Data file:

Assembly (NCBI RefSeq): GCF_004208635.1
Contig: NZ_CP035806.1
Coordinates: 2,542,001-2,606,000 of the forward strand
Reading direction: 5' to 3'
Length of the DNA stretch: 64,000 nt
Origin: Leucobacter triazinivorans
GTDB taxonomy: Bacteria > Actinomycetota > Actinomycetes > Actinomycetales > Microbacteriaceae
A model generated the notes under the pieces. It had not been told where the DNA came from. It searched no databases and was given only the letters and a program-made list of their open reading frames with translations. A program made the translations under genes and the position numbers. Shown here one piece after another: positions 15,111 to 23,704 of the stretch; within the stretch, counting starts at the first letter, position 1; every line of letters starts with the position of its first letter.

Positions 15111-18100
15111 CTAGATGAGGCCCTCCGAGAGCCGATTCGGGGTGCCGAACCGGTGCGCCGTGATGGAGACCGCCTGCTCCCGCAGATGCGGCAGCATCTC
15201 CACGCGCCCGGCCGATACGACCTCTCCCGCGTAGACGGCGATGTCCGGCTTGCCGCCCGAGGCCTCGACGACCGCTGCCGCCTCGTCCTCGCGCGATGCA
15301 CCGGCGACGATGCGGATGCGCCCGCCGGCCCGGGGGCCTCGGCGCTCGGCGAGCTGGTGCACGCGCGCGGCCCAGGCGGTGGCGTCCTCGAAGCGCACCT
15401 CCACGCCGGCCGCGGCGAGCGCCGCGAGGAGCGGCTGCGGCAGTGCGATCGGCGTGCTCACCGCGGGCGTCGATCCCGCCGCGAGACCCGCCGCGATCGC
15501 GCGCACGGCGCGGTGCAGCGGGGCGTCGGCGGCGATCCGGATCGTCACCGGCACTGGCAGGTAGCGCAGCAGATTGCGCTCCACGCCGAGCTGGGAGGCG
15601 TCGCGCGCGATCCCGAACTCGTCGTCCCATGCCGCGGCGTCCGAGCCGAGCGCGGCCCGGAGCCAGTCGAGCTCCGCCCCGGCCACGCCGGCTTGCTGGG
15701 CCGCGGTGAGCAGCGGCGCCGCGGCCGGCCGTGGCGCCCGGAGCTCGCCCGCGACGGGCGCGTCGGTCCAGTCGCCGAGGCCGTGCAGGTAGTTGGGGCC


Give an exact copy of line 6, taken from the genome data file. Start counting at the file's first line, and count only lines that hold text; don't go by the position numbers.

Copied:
Origin: Leucobacter triazinivorans